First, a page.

Sylvester Stallone believes that the Rambo franchise tells a timeless tale.
“There have been so many upheavals and civilisations have been destroyed. But it has been all about fighting back, not accepting defeat, rebuilding yourself and making a comeback,” the actor and director said at the Cannes festival on Friday.
The fifth and last installment of the franchise — Rambo V Last Blood — will release on September 20 this year. In the latest in the series, Rambo suffers from post-traumatic stress disorder and survivor guilt for not having been able to save several people in Vietnam. Rambo lives in a subterranean darkness of sorts, is a surrogate father and saves his adopted daughter from the bad guy in Mexico who happens to be her real father. “It’s a serious adventure,” said Mr. Stallone.
Two of his most popular incarnations — Rocky Balboa and John Rambo — have both personified resilience. Mr Stallone said that it is something ingrained in the nature of human beings.
Calling himself a “political atheist”, the actor said Rambo was more about alienation, loneliness and angst than a political story. “It was not a political statement but took a life of its own and became one,” he said.
For him, Rocky is not so much about boxing as it is about life. “He could have been baking bread, riding a bicycle. It is a metaphor for a race against time and fight against all odds,” he said.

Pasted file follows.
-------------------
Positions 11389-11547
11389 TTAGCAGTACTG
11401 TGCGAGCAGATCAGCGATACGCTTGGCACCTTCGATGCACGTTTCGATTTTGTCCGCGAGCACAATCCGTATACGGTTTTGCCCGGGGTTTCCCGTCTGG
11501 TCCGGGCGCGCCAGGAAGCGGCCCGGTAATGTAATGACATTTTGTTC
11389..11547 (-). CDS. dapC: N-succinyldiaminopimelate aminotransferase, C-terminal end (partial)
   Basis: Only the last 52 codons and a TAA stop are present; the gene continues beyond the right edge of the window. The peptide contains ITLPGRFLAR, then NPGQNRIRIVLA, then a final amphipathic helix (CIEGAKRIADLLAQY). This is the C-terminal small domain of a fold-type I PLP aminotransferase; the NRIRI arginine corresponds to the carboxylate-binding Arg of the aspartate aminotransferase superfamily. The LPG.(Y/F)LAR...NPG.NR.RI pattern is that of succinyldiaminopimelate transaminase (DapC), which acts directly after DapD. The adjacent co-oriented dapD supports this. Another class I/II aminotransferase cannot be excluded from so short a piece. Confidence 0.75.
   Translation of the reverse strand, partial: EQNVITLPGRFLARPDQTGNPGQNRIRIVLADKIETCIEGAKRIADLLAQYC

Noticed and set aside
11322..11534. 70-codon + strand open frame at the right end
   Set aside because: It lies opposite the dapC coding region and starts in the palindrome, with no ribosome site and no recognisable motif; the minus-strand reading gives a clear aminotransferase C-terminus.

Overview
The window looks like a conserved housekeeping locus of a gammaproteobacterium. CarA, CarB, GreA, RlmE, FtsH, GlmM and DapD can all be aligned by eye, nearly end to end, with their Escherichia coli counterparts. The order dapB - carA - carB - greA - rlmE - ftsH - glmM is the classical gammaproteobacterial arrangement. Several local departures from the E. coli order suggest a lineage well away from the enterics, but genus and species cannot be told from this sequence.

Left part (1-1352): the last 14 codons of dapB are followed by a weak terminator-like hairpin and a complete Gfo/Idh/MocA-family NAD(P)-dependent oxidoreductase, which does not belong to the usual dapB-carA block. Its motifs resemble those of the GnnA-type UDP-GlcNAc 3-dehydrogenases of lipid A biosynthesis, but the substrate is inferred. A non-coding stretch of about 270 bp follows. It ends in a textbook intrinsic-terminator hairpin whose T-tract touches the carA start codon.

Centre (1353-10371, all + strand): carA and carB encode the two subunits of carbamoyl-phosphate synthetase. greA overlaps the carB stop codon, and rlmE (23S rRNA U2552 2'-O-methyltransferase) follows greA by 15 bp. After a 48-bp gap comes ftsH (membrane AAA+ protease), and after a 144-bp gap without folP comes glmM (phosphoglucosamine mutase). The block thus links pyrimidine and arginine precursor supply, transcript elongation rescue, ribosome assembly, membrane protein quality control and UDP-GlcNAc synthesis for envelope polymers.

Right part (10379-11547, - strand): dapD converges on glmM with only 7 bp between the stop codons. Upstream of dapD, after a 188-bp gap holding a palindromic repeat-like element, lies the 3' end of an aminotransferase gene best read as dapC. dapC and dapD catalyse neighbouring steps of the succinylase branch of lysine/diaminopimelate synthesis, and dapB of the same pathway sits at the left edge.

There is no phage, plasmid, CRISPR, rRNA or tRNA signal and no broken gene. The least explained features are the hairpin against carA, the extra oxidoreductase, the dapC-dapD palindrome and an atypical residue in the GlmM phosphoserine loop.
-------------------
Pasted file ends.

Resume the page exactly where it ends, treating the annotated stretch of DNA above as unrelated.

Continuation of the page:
He also pointed out that all human beings have the thread of fear, victory, isolation, loneliness and love running in us. “Nobody cares if you are above all of it. Then you are not human,” he said. According to him, Rambo is the dark side of nature, while Rocky embodies optimism.
Mr. Stallone said he got lucky that Rocky worked perhaps because it offered a narrative of change in the dark times in the country. “I don’t believe in reality all the time… Art should mess with reality,” he said, expressing a similar scepticism with versatility in acting. No Dustin Hoffman as Rambo and no Stallone in Tootsie. “I don’t like to do stuff that is not too much in my box. There are other people who would do it better,” he said.
Though he finds writing the toughest job, he feels there can be no lack of inspiration when it comes to ideas. “Pick up a newspaper and you will find four ideas [for films] every day. The human drama is inexhaustible.”
He feels that the industry has changed, as have the mindsets and technology: “It has become almost scientific now”. When asked about his legacy, he said that it was something determined by the audience than planned by the artist. Far from resting on laurels, he said that “you have to keep punching”, “you always have something to prove”.